A sub-domain maintenance association (SDMA) is a set of paths that represents the connectivity between edge nodes within a sub-domain. The state of a path to a remote node in a sub-domain can be represented by a remote maintenance association end point (rMEP) state. This rMEP is a more specific instance of the MEP as defined by ITU-T Y.1731 and IEEE 802.1ag, corresponding to a MEP that is logically not collocated with the device for which the SDMA is being populated. Of course, it is understood that an rMEP can be associated with multiple SDMAs. This is the case because sub-domains can overlap, i.e., share the same nodes and/or end points. It is also noted that an SDMA can include a subset of the rMEPs monitored by a maintenance association (MA).
A binding between MA and PW must be provisioned at both peers. This allows the PW function at each peer to use the far-end MAC address information received from the CC messages at the same MA level, i.e., between MEP peers. For example, a CC message is received and its source MAC address is stored for use as the destination MAC address for the tunnel between peers carrying multiple PWs.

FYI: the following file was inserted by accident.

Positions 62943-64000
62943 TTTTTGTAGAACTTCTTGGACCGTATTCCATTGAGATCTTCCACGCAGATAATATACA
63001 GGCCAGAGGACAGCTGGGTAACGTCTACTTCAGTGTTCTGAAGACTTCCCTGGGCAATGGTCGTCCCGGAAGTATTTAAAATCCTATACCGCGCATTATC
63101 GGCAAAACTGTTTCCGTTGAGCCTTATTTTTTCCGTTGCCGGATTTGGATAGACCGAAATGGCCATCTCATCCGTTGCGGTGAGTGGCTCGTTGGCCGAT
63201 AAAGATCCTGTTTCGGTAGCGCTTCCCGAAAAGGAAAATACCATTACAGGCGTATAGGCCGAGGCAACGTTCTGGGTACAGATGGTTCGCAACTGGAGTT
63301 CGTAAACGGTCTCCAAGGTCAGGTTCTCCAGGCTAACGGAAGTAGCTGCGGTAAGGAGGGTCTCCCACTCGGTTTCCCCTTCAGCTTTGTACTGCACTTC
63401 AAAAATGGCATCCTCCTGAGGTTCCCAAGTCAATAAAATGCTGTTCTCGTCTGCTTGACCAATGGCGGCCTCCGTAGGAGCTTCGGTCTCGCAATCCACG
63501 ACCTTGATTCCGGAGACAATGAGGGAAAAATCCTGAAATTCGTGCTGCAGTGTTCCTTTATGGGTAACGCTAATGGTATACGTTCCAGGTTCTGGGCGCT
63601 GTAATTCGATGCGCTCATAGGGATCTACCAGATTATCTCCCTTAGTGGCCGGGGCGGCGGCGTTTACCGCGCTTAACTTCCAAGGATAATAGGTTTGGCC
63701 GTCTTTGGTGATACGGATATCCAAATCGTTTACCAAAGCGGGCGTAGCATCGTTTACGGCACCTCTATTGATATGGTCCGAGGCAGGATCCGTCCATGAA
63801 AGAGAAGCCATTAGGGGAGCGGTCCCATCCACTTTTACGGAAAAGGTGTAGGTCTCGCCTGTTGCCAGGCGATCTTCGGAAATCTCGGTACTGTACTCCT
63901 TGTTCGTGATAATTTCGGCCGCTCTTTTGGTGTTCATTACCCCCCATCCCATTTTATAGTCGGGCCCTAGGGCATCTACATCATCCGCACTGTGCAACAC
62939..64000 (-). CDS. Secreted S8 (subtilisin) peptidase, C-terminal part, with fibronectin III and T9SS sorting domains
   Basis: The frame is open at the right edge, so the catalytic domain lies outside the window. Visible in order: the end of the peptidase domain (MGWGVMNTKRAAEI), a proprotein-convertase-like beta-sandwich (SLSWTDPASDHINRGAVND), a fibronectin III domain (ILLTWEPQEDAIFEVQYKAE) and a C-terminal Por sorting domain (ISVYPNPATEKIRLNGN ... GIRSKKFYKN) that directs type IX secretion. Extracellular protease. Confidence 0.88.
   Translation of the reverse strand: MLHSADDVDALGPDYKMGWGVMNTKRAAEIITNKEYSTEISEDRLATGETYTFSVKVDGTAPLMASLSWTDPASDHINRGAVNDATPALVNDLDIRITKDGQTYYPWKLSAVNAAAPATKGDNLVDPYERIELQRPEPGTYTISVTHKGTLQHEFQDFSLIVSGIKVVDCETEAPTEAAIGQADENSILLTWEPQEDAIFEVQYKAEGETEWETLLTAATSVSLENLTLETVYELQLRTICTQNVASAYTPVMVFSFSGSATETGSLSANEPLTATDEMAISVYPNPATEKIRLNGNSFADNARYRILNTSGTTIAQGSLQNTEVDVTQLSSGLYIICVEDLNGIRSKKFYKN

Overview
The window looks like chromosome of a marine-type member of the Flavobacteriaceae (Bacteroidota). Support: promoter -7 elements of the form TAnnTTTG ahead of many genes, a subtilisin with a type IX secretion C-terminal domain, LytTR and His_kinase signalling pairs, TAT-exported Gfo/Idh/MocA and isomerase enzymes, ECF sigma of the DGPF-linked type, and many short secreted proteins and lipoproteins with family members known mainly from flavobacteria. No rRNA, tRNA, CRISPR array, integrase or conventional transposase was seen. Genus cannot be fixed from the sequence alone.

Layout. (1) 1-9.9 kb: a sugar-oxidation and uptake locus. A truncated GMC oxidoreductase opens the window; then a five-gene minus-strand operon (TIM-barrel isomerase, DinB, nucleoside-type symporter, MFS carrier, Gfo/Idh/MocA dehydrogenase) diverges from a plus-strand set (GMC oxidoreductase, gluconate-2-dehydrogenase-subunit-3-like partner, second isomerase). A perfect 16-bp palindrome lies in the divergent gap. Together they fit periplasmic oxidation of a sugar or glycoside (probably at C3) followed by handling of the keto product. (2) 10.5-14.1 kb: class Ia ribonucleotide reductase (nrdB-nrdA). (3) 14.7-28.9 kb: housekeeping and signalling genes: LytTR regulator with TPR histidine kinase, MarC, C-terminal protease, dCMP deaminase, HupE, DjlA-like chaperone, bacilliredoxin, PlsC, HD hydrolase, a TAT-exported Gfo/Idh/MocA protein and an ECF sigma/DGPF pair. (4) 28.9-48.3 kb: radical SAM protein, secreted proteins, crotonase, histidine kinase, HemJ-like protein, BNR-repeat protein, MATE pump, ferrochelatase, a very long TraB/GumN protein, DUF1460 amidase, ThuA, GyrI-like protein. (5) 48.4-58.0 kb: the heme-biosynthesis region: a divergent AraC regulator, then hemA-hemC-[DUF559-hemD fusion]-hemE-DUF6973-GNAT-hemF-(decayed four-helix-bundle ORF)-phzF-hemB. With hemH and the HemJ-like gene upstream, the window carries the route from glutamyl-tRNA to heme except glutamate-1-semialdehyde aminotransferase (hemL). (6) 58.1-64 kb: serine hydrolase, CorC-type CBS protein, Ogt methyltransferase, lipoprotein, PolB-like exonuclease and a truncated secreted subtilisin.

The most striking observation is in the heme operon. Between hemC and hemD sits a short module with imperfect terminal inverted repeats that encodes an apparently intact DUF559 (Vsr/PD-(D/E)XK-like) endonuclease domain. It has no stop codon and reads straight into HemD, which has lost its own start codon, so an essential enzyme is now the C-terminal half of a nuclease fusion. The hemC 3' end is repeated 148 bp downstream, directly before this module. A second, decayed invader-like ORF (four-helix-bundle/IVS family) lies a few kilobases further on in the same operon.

The CFM MAC discovery and binding 300 is illustrated with respect to the network 100 and shows various events at each of the NTE 102 and the head end 104 in a simplified unidirectional case. In the present invention, PWs must run over Ethernet tunnels because CFM is only defined for Ethernet. If a remote maintenance association end point (rMEP) at the NTE 102 stops receiving CCMs, it raises a fault condition. The PW can continue to send to the MAC address indicated by the CCM. If there have been no CCMs for AGEoutTimer, the PW is disabled. If the NTE 102 rMEP is administratively disabled, the PW is automatically disabled also. If protection is enabled, the Protection Switch Entity (PSE) must also change the PW-to-rMEPid binding during a protection switch. Also, Dual-homing protection scenarios will work with the present invention.